Chris Hedges strays from the facts

museum

"Capitalism, as (Walter) Benjamin observed, called on human societies to embark on a ceaseless and futile quest for money and goods ... It enslaves nearly all its adherents ... The suffering visited on Native Americans, once Western expansion was complete, was soon endured by others, in Cuba, the Philippines, Nicaragua, the Dominican Republic, Vietnam, Iraq and Afghanistan. The final chapter of this sad experiment in human history will see us sacrificed as those on the outer reaches of empire were sacrificed. There is a kind of justice to this. We profited as a nation from this demented vision, we remained passive and silent when we should have denounced the crimes committed in our name, and now that the game is up we all go down together."

The above is the final paragraph of an article by Chris Hedges that appeared in Truthdig and other online publications. At first glance it has a radical ring to it, but on closer inspection it omits some salient facts and thus leads to an erroneous conclusion.

First fact: The Western expansion of U.S. capitalism rested not only on the genocidal practices directed at Native Americans, but also on the enslavement of 4 million people of African descent, the unbridled exploitation of immigrant labor from Europe and Asia, and the theft of land and labor of peoples of Mexican and Amerindian origin. My point isn't to diminish the horrific atrocities visited on Native American peoples, but to underline the exploitative, criminal, and racist sweep of capitalism in its infancy.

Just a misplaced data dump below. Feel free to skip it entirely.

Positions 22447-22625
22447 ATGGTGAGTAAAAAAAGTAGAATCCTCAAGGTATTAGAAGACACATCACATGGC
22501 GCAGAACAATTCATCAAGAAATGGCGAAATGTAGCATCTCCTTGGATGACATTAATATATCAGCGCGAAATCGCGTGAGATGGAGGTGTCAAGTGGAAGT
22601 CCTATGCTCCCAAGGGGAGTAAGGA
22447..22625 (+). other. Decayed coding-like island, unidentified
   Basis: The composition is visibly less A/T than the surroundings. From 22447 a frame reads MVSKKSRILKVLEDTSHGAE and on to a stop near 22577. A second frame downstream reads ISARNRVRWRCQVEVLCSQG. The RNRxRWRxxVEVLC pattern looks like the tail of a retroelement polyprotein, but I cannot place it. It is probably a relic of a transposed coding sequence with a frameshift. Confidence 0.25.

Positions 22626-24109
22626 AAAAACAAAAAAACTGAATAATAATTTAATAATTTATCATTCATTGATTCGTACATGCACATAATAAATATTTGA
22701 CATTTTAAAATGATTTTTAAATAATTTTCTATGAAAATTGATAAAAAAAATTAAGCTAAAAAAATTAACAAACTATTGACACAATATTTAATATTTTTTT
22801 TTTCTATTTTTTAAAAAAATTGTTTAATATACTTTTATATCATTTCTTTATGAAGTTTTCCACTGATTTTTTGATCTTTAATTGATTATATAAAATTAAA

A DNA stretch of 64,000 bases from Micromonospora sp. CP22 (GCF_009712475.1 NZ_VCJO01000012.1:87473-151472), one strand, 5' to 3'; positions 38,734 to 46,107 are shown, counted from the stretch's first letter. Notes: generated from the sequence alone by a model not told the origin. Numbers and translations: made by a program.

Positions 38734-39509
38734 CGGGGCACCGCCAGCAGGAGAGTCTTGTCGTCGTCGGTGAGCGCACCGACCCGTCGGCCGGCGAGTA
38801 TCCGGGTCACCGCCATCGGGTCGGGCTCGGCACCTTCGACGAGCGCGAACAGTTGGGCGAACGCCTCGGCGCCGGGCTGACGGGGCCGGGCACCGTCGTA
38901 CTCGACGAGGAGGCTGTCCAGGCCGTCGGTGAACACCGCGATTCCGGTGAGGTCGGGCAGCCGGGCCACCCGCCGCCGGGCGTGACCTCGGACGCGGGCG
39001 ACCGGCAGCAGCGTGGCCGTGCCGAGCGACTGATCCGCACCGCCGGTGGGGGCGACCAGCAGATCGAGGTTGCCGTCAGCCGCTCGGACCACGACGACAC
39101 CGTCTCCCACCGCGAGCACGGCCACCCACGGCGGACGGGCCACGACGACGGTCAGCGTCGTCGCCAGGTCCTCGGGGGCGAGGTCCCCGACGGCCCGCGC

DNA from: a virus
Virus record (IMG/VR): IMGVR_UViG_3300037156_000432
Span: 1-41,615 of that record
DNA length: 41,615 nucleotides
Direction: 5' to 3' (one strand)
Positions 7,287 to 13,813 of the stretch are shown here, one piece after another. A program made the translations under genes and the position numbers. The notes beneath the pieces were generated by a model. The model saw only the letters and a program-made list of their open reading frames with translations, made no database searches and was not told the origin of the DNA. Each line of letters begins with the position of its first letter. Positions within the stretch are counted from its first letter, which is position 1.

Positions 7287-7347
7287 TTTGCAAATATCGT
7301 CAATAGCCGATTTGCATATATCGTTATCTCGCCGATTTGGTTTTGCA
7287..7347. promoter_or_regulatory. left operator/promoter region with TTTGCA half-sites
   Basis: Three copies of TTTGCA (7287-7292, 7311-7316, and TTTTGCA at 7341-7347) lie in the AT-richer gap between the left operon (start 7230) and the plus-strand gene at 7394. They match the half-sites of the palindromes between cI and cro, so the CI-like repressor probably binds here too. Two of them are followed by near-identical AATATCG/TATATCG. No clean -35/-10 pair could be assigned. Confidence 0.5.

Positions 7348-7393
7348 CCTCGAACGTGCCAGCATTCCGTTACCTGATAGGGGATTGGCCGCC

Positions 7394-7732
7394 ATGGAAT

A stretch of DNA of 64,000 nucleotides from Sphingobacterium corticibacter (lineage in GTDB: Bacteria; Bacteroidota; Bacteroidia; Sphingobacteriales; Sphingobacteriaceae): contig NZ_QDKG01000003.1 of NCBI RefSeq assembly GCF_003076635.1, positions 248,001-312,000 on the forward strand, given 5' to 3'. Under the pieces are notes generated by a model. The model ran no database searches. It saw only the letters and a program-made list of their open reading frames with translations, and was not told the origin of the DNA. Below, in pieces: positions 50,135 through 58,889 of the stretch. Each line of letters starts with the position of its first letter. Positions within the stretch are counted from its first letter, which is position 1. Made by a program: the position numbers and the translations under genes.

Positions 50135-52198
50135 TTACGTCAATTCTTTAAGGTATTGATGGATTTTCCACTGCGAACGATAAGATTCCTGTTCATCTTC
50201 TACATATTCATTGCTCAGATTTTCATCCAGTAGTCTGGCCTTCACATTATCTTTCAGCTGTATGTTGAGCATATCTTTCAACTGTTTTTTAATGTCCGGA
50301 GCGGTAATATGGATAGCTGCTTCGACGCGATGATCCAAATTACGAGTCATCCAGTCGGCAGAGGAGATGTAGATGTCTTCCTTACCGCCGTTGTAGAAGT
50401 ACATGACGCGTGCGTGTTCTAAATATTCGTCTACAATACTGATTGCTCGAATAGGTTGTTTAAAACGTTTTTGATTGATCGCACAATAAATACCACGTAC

Second fact: People didn't simply "endure" imperial expansion on the edges of empire. They resisted it in a thousand ways and continue to do so to this day. What is notable about the present moment is the difficulty that U.S. imperialism encounters at every turn.

Iraq and Afghanistan are not successes, but counter-insurgency failures. Latin America is no longer the "backyard" of the United States, but the site of powerful left-leaning movements that were elected to power. And not least, new competing powers - to U.S. global hegemony - China, India, Russia, Brazil, South Africa - are emerging worldwide.

In other words, there is little room for American triumphalism in this century. If anything, the balance of forces on a global scale is turning against U.S. imperialism.

Third fact: To say that the American people remained passive and silent in the face of capitalism's exploitation, oppression and expansion is, at best, a one-sided reading of history as well as present-day developments. Indeed, resistance to imperial expansion occurred in the heart of the empire as well as on its edges.

In recent decades, for example, millions of Americans opposed the war in Vietnam; masses of people spoke out and demonstrated against the buildup of nuclear weapons in the Reagan years; and Americans took to the streets in opposition to the wars in Iraq and Afghanistan.